Briefs: How to eat healthy as a couple
By Staff and Reports,
Published: Tuesday, Nov. 1, 2011
Women are more likely to gain weight after marriage, according to a recent study from Ohio State University. One solution: Understand your nutritional needs. "Don't think you and your significant other can eat the same amount of food," says Jessica Levinson, a registered dietitian in New York City.
Don't match him bite for bite. Men often are taller and more muscular than women and can eat more without gaining weight. While women generally need 1,600 to 2,200 calories a day -- the higher number is for younger, more active women -- the range for men is 2,200 to 2,800.
Know your needs. Talk to a registered dietitian or find an online calculator for calorie recommendations based on gender, age, size and exercise habits. Consider a multi-vitamin that offers sex-specific formulas; women often need more of certain substances (iron) and less of others (protein).
Eat well when you're alone. Fill up on fruits, vegetables, lean protein and whole grains.
Don't "let yourself go." Share diet and fitness goals with your significant other, ask for support and identify behaviors that interfere with them. Also find an exercise you can enjoy as a couple.
Be a creative cook. Tweak favorite "manly" foods: Bake chicken with bread crumbs rather than frying it, for example, grill with olive oil instead of butter and use low-fat cheeses in sandwiches and recipes.
Sprouted grains and beans go mainstream
A healthy new trend is sprouting up in markets -- sprouted foods. Germinating, or sprouting, seeds, beans and legumes super concentrates their power and makes them more nutritious and digestible. A few products to try:
Food for Life has been sprouting foods since the 1960s, starting with Ezekiel 4:9 sprouted bread and now including sprouted cinnamon-raisin cereal ($5.97,16 ounces). It's serious rather than sweet and somewhat gravelly. Made from sprouted grains and beans including barley and lentils, a 1/2-cup serving has 190 calories, 1 fat gram, 5 grams of fiber and 7 grams protein.
Ezekial 4:9 Sprouted Grain Pasta ($4.99, 16 ounces) offers a field's worth of sprouted grains and beans from barley to soybeans. It cooks in 5 minutes, tastes mild and offers germinated nutrition. A 2-ounce serving (dry) contains 210 calories, 2 fat grams, 7 grams fiber and 9 protein grams.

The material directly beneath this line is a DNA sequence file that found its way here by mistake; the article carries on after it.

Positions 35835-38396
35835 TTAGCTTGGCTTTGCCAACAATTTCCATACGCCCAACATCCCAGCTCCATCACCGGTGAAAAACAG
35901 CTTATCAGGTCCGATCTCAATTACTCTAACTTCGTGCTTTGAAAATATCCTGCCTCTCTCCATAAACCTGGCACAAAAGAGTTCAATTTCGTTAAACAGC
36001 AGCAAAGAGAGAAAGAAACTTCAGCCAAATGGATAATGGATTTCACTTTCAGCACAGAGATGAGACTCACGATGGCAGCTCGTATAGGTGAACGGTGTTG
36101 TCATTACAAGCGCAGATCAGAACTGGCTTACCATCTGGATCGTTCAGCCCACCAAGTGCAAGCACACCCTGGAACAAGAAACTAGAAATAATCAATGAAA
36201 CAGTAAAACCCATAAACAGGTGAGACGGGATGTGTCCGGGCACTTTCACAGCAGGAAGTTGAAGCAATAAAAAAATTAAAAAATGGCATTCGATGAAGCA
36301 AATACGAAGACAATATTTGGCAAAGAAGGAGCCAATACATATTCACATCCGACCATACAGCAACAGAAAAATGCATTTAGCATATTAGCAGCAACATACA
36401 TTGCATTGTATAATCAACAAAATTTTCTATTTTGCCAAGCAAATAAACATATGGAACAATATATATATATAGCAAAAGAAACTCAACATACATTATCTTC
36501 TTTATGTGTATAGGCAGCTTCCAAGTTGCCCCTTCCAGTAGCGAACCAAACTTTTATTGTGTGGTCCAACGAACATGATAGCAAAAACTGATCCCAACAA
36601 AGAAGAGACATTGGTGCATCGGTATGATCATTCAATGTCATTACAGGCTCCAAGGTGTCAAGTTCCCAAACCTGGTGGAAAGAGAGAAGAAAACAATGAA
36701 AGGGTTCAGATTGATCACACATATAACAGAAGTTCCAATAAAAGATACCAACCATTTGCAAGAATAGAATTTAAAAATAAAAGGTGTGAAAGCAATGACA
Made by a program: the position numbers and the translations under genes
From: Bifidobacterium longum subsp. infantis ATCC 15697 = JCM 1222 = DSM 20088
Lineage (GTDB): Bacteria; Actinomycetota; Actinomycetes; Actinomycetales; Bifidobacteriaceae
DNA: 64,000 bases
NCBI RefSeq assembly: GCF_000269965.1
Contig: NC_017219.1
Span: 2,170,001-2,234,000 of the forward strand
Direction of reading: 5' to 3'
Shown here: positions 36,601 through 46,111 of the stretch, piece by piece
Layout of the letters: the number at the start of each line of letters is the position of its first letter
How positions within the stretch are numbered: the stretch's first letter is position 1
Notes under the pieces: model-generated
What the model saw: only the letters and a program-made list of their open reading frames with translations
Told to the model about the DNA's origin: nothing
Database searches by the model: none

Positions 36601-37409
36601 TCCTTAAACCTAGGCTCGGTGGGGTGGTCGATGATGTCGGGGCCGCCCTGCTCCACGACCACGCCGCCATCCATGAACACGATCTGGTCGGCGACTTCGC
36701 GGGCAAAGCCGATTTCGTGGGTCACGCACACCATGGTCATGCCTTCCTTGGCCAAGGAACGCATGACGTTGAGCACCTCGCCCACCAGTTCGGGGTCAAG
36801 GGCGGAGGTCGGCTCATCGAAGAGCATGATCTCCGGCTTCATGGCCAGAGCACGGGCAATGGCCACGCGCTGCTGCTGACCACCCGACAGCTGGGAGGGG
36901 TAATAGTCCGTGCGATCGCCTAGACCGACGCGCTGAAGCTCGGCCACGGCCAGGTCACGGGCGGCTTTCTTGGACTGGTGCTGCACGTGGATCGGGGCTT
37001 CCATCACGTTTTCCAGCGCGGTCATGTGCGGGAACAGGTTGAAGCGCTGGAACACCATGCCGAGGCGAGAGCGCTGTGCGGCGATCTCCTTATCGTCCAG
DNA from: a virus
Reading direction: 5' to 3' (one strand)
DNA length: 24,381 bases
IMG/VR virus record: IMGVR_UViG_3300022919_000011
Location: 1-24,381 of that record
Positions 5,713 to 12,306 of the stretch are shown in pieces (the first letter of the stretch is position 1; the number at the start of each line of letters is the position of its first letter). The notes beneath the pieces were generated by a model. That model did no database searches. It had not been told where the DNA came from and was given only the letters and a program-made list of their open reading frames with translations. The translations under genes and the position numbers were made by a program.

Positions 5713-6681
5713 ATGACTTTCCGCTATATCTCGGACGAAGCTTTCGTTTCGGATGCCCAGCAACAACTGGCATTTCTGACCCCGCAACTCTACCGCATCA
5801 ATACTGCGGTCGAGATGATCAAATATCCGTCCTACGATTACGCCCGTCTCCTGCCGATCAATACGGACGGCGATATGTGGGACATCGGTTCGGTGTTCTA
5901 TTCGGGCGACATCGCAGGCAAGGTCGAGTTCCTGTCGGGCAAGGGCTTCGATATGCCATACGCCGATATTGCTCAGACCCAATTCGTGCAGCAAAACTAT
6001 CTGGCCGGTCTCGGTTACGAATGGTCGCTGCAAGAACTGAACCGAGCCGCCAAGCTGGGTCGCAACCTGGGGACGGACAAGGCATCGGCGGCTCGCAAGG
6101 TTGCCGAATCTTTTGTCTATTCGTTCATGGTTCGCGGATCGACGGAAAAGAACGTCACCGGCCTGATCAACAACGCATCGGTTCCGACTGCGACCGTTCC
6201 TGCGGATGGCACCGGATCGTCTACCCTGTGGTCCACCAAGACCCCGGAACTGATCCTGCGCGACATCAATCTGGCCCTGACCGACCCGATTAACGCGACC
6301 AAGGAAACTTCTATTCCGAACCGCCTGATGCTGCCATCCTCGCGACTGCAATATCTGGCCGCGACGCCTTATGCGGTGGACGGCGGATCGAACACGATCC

Garden of Life Apple Cinnamon Super Seed Bar ($2.99, 2.4 ounces) tastes like a Fig Newton but is made with 18 sprouted grains, nuts and beans, plus honey and dates for a satisfying sweetness. One bar contains 250 calories, 35 milligrams sodium, 6 grams each of protein and fat and 4 grams fiber.
Get to the root of sprouting with truRoots sprouted grains and beans. The company sources sustainably, and their sprouted products cook superfast. Even lentils ($5.99, 10 ounces) cook in less than 10 minutes. A quarter cup of dry sprouted lentils contains 140 calories, 1 fat gram, 7 fiber grams, and 10 protein grams.
Show commenting policy
TribLive commenting policy
You are solely responsible for your comments and by using TribLive.com you agree to our Terms of Service.
We moderate comments. Our goal is to provide substantive commentary for a general readership. By screening submissions, we provide a space where readers can share intelligent and informed commentary that enhances the quality of our news and information.
While most comments will be posted if they are on-topic and not abusive, moderating decisions are subjective. We will make them as carefully and consistently as we can. Because of the volume of reader comments, we cannot review individual moderation decisions with readers.
We value thoughtful comments representing a range of views that make their point quickly and politely. We make an effort to protect discussions from repeated comments either by the same reader or different readers.
We follow the same standards for taste as the daily newspaper. A few things we won't tolerate: personal attacks, obscenity, vulgarity, profanity (including expletives and letters followed by dashes), commercial promotion, impersonations, incoherence, proselytizing and SHOUTING. Don't include URLs to Web sites.
We do not edit comments. They are either approved or deleted. We reserve the right to edit a comment that is quoted or excerpted in an article. In this case, we may fix spelling and punctuation.
We welcome strong opinions and criticism of our work, but we don't want comments to become bogged down with discussions of our policies and we will moderate accordingly.
We appreciate it when readers and people quoted in articles or blog posts point out errors of fact or emphasis and will investigate all assertions. But these suggestions should be sent via e-mail. To avoid distracting other readers, we won't publish comments that suggest a correction. Instead, corrections will be made in a blog post or in an article.
- Garden Q&A: Firecracker vine OK for trellis?
- Starkey: Penguins’ arrogance astounding
- Saturday essay: Resurrection
- Matt Calvert’s goal in double OT evens series for Blue Jackets
- Second-period short-handed goal gives Blue Jackets momentum
- Tax law proves its worth by bringing in lost revenue
- Real estate notes: Work on expansion to Pediatric Specialty Hospital to begin
- Penguins’ Gibbons scores twice but leaves with apparent injury
- Mail for IRS delivered to Squirrel Hill home
- Draftees’ longevity key for NFL success
- Blue Jackets score a franchise first with playoff victory